Secondly, in the long run (very long run), it may well be the best thing we ever did but a) I am not sure I will live to see that and b) I am not sure mine and many other small businesses will ever see the benefit.
Right with the generalities out of the way let’s talk some specifics as they apply so far to my model business.
Immediate: People have stopped spending! Understandable really as everyone is now worried about the future and the first thing you do is reign in expenditure. Survivable, I hope so, but toy trains, even specialist narrow gauge toy trains, are a luxury. However, they are my livelihood so if people stop spending and continue to do so I don’t have a business.
Very Soon: Models are going to get more expensive. This is down to the immediate plummet of the pound against the US dollar and that some items are out of stock now and need replacing. I did some examples of now and next delivery pricing when the rate hadn’t yet reached its record low
Longer Term: Models are going to get even more expensive. They were already headed that way with costs rising in China but they’ve just gone up again because of the exchange rate, shipping costs will rise as fuel costs go up. Yet to come are any impacts from trade deals or the lack of them – that bit is crystal ball territory but it’s not often (if ever) prices fall.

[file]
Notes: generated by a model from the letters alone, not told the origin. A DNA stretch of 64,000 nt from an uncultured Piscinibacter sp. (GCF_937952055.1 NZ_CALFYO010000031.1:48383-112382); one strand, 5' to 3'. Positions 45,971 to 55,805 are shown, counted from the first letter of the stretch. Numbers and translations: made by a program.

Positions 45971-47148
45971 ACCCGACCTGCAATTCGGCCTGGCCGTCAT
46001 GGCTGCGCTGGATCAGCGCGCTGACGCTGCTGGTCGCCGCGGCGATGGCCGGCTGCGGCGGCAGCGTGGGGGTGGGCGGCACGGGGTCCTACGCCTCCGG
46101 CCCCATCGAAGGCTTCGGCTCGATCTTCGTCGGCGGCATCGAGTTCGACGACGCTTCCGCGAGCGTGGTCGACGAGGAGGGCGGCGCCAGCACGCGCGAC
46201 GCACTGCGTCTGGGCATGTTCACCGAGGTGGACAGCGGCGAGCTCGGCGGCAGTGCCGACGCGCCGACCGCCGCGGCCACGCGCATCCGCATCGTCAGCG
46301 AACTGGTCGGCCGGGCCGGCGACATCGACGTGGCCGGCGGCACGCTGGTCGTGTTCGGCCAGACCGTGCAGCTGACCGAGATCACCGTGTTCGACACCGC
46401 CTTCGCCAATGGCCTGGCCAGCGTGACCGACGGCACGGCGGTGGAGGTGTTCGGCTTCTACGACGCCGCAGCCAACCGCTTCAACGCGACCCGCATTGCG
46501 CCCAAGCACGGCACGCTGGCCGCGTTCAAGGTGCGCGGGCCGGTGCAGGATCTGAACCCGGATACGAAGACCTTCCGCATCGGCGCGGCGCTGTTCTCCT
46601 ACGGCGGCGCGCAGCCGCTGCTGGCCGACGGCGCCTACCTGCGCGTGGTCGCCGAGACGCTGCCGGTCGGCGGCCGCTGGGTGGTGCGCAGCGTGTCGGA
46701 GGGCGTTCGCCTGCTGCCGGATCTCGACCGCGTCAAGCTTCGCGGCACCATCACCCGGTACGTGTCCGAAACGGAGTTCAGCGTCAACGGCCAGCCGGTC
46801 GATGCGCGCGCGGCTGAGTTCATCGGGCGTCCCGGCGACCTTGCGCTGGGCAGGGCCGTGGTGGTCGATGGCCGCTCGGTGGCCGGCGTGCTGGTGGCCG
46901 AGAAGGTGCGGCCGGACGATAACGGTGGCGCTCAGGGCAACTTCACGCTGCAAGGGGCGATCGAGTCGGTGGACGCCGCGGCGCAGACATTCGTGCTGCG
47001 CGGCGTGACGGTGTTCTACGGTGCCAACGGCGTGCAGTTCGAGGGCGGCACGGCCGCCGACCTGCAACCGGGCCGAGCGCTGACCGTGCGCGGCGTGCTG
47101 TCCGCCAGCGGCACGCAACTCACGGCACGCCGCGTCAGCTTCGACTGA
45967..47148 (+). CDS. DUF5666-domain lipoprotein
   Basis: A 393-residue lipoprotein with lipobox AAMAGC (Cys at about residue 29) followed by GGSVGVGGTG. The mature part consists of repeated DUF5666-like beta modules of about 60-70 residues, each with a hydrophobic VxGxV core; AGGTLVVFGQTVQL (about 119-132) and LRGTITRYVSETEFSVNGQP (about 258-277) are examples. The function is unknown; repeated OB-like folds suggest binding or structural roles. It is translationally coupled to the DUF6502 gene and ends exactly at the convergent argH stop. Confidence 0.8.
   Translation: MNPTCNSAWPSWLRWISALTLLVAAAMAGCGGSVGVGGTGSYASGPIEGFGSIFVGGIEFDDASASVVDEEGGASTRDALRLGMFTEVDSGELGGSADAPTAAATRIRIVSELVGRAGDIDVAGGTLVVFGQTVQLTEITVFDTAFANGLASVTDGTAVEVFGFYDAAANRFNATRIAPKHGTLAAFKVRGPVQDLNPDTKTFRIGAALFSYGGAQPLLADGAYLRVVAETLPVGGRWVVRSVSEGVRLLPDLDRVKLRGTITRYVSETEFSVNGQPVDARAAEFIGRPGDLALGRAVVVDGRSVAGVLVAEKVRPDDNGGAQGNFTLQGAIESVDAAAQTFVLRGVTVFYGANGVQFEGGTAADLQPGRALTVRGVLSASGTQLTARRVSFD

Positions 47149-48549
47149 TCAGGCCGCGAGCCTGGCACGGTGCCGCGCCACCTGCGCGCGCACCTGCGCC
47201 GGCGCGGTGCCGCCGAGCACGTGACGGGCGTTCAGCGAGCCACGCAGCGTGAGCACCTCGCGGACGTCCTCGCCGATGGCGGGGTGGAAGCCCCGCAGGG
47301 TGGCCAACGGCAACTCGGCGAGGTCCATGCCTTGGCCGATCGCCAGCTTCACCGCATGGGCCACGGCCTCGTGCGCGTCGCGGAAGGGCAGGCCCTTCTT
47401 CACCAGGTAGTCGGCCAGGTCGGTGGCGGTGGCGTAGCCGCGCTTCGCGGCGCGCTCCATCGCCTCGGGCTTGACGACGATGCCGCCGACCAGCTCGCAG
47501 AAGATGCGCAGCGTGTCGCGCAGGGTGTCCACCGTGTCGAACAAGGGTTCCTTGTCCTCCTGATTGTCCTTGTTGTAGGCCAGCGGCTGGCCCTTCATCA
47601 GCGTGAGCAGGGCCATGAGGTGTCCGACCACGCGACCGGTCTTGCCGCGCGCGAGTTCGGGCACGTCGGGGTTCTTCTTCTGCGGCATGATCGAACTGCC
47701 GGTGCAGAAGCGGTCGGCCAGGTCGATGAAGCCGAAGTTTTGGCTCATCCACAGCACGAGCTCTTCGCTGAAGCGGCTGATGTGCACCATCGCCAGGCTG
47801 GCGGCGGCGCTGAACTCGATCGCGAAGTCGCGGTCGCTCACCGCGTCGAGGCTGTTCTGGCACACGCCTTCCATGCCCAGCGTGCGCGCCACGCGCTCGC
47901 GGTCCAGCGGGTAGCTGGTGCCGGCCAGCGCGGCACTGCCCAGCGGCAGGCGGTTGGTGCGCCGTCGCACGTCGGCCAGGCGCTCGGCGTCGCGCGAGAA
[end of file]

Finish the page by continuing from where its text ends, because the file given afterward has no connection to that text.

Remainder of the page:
The unpredictability is the real killer. In recent years whilst the exchange rates have always fluctuated they do so in slow increments and over a long time which allows a business to plan and take them into account and allows them to forecast a price in GBP that they can stick to. Sure, the graph for one year shows ups and downs and a steady decline but it has an element of long term predictability over the short term ups and downs.